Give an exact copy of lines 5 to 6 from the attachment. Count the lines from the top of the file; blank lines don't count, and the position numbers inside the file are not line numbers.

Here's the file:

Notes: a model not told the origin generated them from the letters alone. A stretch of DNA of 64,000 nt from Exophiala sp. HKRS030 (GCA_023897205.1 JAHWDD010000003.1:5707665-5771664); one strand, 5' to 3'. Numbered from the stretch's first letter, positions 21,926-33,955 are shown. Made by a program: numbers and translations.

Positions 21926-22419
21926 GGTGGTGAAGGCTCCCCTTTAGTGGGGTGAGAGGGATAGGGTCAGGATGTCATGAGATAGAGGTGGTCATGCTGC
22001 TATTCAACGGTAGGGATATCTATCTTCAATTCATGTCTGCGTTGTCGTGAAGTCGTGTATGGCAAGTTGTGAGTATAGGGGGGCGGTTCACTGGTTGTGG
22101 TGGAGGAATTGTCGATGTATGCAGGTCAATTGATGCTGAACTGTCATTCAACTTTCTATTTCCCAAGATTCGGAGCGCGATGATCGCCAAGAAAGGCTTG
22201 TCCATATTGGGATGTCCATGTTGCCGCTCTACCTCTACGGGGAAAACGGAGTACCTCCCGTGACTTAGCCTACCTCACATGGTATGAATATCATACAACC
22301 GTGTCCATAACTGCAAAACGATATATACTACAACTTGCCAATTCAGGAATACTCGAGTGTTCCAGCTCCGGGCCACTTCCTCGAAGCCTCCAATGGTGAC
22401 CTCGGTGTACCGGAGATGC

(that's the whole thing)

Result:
22101 TGGAGGAATTGTCGATGTATGCAGGTCAATTGATGCTGAACTGTCATTCAACTTTCTATTTCCCAAGATTCGGAGCGCGATGATCGCCAAGAAAGGCTTG
22201 TCCATATTGGGATGTCCATGTTGCCGCTCTACCTCTACGGGGAAAACGGAGTACCTCCCGTGACTTAGCCTACCTCACATGGTATGAATATCATACAACC